Whether you’re a professional racer, a fan of street cars, or just into the more excessive aspects of driving, octane boosters, and diesel octane boosters are likely things you’ve heard of at least in passing. An octane booster works to increase the octane combustion point in your gas. This improved combustion point reduces the chances of engine knock while improving the overall efficiency of the fuel that you have, allowing you to drive longer and push your car further than you would with just fuel on its own.
How Do Octane Boosters Work?
Octane boosters work through the use of what’s known as anti-knock agents. These anti-knock agents work to make fuel less likely to detonate, thus preventing any engine knock symptoms. There are multiple anti-knock agents available, each with their degree of overall effectiveness, with the more effective options scaling several points over less impressive options.
What Are ‘Points’?
When it comes to how effective a car’s fuel is being used, octane boosters are rated by way of ‘points’. One point is an increase of a tenth of an octane. This means that an octane booster that is worth a single point won’t change an “87” octane gas to “88”, but rather from “87” to “87.1”.
Why Use Octane Boosters?
While a tenth of an improvement in efficiency may not be particularly useful or effective for the vast majority of drivers out there, in the world of professional sports racing, that can be all the difference in the world between winning and losing a race. Standard and diesel octane boosters, when used by racers, can give them that slight edge needed to pull ahead of the competition, especially when all other racers are already using premium fuel that inherently has an octane count in the 90s. As most premium fuel options can’t exceed low-to-mid 90s octane fuel, octane boosters are essential for those that expect to hit the 100s and beyond.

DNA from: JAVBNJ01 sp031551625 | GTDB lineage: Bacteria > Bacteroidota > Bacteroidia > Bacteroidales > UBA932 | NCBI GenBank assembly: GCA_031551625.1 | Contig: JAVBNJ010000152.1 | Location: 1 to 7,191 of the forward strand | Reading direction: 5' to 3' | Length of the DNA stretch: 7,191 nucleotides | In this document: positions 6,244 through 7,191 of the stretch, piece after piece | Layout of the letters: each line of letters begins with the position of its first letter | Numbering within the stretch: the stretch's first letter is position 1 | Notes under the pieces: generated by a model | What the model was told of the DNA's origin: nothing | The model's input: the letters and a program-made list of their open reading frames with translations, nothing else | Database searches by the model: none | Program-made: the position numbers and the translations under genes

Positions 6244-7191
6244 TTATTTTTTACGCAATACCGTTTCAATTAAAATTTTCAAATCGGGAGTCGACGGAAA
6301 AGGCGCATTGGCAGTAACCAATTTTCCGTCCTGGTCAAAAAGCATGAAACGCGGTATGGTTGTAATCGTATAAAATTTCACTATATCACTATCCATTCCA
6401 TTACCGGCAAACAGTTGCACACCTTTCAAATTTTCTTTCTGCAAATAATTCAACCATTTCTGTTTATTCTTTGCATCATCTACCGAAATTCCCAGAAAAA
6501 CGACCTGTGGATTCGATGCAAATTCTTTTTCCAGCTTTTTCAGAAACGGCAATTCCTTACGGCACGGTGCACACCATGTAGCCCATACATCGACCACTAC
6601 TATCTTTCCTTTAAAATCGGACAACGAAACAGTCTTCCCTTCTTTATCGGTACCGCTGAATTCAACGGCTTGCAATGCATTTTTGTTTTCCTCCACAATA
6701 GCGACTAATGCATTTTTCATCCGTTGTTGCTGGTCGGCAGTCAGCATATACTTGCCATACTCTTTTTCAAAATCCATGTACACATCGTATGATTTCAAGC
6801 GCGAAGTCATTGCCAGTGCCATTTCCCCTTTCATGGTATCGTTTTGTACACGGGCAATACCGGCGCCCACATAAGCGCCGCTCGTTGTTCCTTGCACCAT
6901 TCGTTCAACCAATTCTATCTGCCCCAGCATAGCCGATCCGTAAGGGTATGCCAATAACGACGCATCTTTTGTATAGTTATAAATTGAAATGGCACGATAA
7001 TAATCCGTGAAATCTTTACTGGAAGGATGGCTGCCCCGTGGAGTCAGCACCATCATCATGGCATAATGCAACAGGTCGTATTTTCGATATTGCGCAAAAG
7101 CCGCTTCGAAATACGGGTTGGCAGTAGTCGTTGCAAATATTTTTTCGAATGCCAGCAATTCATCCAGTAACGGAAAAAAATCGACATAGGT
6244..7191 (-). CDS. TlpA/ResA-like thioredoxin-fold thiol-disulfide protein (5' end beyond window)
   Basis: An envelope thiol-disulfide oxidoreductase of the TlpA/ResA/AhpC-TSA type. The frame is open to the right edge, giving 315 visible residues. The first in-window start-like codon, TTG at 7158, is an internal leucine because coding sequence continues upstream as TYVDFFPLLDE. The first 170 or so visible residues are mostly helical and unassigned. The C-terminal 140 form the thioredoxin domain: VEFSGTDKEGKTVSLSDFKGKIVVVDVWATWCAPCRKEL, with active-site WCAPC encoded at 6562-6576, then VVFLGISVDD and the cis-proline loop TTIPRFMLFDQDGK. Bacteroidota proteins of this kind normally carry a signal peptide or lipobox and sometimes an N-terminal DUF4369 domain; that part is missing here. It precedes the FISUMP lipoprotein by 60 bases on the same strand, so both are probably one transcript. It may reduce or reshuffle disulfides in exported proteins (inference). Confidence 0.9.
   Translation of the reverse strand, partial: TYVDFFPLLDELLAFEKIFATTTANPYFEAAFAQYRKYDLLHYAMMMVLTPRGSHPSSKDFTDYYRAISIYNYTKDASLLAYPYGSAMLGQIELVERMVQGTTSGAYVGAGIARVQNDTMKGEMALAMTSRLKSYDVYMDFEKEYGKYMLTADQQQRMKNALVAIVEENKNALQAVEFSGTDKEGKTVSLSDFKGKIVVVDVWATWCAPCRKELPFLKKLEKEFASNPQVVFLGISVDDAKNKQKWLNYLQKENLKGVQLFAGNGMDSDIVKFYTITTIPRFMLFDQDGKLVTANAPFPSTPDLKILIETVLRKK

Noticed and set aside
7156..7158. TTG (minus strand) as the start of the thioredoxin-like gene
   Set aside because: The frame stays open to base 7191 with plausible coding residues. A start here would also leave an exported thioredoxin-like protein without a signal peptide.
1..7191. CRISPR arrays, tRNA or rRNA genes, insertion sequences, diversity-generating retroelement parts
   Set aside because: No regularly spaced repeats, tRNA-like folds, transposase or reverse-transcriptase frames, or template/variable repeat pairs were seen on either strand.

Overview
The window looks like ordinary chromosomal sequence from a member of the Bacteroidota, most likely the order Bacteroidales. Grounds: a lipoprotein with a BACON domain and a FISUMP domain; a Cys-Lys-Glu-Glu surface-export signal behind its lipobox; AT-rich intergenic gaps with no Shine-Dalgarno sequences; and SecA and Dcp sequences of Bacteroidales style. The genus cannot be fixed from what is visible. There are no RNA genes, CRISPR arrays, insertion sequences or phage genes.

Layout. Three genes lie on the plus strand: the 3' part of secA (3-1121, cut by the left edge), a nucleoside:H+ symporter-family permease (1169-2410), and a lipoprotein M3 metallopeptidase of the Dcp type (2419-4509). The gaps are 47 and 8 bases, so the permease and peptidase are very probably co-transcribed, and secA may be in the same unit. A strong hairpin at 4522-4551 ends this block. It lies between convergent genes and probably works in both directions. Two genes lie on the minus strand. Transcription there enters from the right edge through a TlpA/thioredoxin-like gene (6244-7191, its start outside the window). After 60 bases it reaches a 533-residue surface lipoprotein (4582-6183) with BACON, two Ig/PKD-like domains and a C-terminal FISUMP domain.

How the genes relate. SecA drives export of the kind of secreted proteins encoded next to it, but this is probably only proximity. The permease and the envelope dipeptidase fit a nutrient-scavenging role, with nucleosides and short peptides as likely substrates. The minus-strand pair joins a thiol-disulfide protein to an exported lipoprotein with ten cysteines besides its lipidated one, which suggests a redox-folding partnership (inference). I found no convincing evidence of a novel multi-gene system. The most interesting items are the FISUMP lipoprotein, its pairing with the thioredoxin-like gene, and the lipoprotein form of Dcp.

Can I Use Octane Boosters Instead Of Premium Gas?
While octane boosters are incredibly useful for racers as a way of getting an edge over their opponent, as mentioned, this isn’t all that practical for anyone in their regular life or a non-racing street car. This is mainly because the amount of improvement for non-racing is so small while the costs are so great. Put simply, unless you’re scared of dealing with engine knocking, there’s no reason for you to invest the incredible amounts of money for octane boosters in your regular life. Keep it for the tracks and the tracks alone.